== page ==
Our first day of school at Parker is deliberately constructed to make sure that every student feels welcomed. At many schools, students spend their first day listening– and teachers spend the first day talking at those students. What one sees at Parker is very different.
Students learn best when they feel connected– to their classmates and to the adults who teach them. Our students are fortunate in that our families have cultivated these feelings of connection in their homes– our students come to school ready to expand their connections to their school community.
Through the first days of school, teachers and students work in classrooms and, in the case of the middle school, with grades 6-8 together, to develop the language needed to describe the classroom norms that will promote learning best. When students get to create the guidelines and name the behaviors for themselves, they have ownership and agency which helps build community and a positive climate. What emerges is not a list of “do’s” and “don’ts,” but rather some ideals. Without cynicism, we can call them lofty. Some examples:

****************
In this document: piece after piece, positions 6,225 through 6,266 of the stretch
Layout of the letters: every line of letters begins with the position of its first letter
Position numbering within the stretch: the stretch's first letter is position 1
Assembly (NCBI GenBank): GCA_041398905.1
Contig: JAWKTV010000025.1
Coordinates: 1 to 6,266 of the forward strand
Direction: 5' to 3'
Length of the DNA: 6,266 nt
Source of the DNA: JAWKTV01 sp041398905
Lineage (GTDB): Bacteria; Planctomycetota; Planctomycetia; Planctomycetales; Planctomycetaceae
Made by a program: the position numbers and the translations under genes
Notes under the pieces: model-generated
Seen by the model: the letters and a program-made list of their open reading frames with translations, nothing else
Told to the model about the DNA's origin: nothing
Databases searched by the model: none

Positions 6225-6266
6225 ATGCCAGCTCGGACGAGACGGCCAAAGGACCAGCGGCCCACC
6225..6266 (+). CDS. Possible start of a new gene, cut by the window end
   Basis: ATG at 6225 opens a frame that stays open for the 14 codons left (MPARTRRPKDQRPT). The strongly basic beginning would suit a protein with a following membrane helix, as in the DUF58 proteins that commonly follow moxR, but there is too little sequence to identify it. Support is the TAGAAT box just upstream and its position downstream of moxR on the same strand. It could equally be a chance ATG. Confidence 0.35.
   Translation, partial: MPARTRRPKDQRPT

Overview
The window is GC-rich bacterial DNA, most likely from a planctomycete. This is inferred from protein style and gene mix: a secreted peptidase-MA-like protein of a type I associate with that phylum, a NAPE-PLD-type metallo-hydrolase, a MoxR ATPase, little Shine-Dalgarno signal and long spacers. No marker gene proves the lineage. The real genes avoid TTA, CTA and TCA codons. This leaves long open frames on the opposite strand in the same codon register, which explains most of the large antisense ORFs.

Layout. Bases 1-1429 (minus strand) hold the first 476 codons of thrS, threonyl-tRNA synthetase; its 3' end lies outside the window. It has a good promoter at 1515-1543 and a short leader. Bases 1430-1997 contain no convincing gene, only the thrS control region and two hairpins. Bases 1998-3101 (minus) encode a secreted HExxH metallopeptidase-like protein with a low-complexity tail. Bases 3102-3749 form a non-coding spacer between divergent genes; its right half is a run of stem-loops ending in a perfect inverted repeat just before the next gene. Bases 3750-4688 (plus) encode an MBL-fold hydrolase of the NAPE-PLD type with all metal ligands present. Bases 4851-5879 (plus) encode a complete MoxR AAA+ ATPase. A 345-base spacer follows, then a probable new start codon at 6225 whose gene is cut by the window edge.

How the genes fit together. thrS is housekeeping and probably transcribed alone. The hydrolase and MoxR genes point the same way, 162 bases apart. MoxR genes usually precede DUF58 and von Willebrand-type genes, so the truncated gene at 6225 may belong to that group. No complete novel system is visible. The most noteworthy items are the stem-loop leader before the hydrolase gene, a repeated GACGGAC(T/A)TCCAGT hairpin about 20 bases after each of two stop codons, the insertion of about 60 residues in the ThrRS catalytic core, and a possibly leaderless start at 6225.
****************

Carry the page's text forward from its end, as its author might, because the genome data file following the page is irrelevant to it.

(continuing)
Listen to each other
Act with kindness
Let everyone play
No one expects perfection from every student, every moment of the year– learning would never happen if that were the case! But we need to imagine the ideal in order to aim high, and in order to promote conversations about what communities need in order to serve and include everyone.
We give students the opportunity to describe “the way we want our class to be,” so that they can then build that vision through the year. For adults, this inspires, and helps us to remember that we too, are building on a vision of the way “we want our world to be,” as we educate the next generation of adults.